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Principled Money Posts #21: ‘the holidays are over’ edition

We are back in Manchester and life is slowly settling into familiar routines. Well, almost! Tomorrow is the day when I am planning to officially end my long holiday (at least part time since I did work on The Money Principle) and get back to the relentless rhythm of writing, preparing for the new academic year, travelling for my ‘day job’, giving presentation and teaching executive courses. All good fun and I am surprised by the difference that a good, long break and a clearing out of my head makes – I don’t dread the hard work ahead; quite the reverse, I am looking forward to it and am eagerly welcoming any challenge that no doubt will come my way.

No more reading silly novels, though; which is a pity since this is my favourite way to relax and clear my head. May be I should have a go at writing one of those – something that is both accomplished and sells. Well, who knows!

Today, however, is just another Sunday – the day when I write about blog articles that made me think.

Until couple of days ago, whenever somebody told me that blogging is hard work I wanted to scream ‘Yeah! Try working in a supermarket; or picking strawberries nine hours a day.’. Lately, however, I have identified an aspect of blogging that can be rather unsettling – the fact that to be a good blogger one has to become a ‘seeker’ and becoming a seeker inevitably makes us question many things that we have accepted as given. I, for one, have started questioning my assumption that I am a fairly open minded person. Fortuitously, Leo Babauta published an article setting out the conditions of being open minded; and though I am not sure I fared very well if these are used as a check list at least now I know what to develop and what to watch for. If you wish to do the same go read the article – well worth it.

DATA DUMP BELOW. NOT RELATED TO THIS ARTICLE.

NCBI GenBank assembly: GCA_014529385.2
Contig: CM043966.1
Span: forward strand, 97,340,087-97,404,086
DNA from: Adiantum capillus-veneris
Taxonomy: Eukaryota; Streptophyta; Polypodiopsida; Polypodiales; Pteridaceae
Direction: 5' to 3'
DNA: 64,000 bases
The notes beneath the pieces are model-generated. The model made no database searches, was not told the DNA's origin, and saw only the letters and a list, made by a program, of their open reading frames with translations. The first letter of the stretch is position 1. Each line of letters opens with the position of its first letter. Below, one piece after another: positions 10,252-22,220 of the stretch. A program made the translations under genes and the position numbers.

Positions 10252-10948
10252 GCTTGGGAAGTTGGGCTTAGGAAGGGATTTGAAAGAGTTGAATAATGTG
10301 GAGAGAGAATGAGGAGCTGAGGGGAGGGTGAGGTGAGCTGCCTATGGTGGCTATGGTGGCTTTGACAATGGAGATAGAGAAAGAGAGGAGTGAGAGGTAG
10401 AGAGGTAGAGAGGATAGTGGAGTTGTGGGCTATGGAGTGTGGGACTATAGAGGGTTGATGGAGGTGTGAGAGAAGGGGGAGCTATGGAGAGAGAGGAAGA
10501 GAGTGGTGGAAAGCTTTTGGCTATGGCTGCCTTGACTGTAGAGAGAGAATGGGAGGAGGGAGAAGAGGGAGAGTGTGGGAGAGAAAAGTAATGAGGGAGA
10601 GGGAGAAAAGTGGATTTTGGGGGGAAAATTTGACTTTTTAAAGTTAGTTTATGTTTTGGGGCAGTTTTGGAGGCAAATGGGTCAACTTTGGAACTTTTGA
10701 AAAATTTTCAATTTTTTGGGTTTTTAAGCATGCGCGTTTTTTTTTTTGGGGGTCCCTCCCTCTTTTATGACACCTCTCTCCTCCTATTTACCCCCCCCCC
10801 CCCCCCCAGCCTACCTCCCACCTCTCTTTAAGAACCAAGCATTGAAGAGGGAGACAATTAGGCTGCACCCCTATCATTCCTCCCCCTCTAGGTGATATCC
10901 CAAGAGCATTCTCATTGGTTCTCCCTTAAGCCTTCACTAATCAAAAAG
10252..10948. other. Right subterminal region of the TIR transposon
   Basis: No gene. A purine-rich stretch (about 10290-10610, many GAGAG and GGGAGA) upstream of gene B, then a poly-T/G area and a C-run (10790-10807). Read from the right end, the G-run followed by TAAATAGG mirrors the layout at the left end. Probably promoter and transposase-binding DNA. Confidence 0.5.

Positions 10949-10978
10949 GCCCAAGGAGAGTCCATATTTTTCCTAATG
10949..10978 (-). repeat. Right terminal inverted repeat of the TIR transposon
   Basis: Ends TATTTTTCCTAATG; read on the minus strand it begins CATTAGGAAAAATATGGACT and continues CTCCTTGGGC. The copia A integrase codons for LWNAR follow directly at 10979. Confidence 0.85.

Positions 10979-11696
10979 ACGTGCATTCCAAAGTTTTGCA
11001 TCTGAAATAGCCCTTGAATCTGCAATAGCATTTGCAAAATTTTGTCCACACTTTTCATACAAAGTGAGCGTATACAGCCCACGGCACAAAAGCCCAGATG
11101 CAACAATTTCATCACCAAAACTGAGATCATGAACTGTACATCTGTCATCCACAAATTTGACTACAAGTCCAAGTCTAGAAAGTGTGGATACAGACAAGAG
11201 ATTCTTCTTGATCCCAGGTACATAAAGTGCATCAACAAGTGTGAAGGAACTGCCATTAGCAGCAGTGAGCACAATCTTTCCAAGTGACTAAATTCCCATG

You all know that I am almost half way through my marathon training? And that is one of the main things I did whilst in Bulgaria – I ran; I ran on the beach, up and down hills, I ran long, fast and hard. All part of the ‘run like a cheetah and look like Venus’ programme that Chris Clark (my trainer) has provided for me. Sometimes it is fun. But exercise and life are very similar in one thing: when they become easy it is not worth it because you are not developing. Apparently Chris Guillebeau is training for a marathon as well and last week he published an account of a hard run – and, Chris, I do agree that, tempting as it may be, it is not OK to quit. One has to have the courage and determination to run through the pain threshold – this is what makes an endurance runner in races or life.

We are just back from slightly over four weeks away – Britain has been rather gloomy this summer so all this time is sunny and hot Bulgaria was a blessing that will serve us well in the winter. This didn’t cost much – even including a week at the sea our time away cost us as much as a week package holiday. Of course, we are very lucky to have bought an apartment in Sofia and use it as a base for other adventures. Jay at the Sterling Effort published an article about holidaying on the cheap – have a look even if camping and country side is not your cup of tea. Some really lovely pictures!

Karen at Help me To Save, published an article that not only made me think – about services, business models and what not – but also made laugh at the audacity of some organisations; and, of course, the blatant bad writing and clichés. Recently, Santander’s intention to start charging for bank accounts was announced by the BBC. And Karen, who is one of the ‘lucky customers’, received a letter telling her that the bank’s ‘…aim is to build the bank we know our customers want’. How ridiculous! What a way to tell people that instead only playing with peoples’ money they will have to start paying you for the privilege.

I always knew that love, loving and money are related. You want to know how? Go on the Monevator and learn How talking about money is like French kissing. Splendid piece!

And finally, I think that we all worry about money at least some of the time. But if you want to know why read Why do we worry about money. Very thought provoking article by one of my favourite bloggers.

Finally, it is time for some great news. Last November I started the Yakezie challenge – this involves consistent blogging (which I was already doing) and achieving an Alexa rank of below 200K in six months. My Alexa went below 200K on January 1, but I had not done my six months in time for the previous intake of full members. Have a look at my Yakezie badge! I just got a message that I am a full Yakezie member. So, I am off to write my member article!

This is it for now! Speak soon.

12 thoughts on “Principled Money Posts #21: ‘the holidays are over’ edition”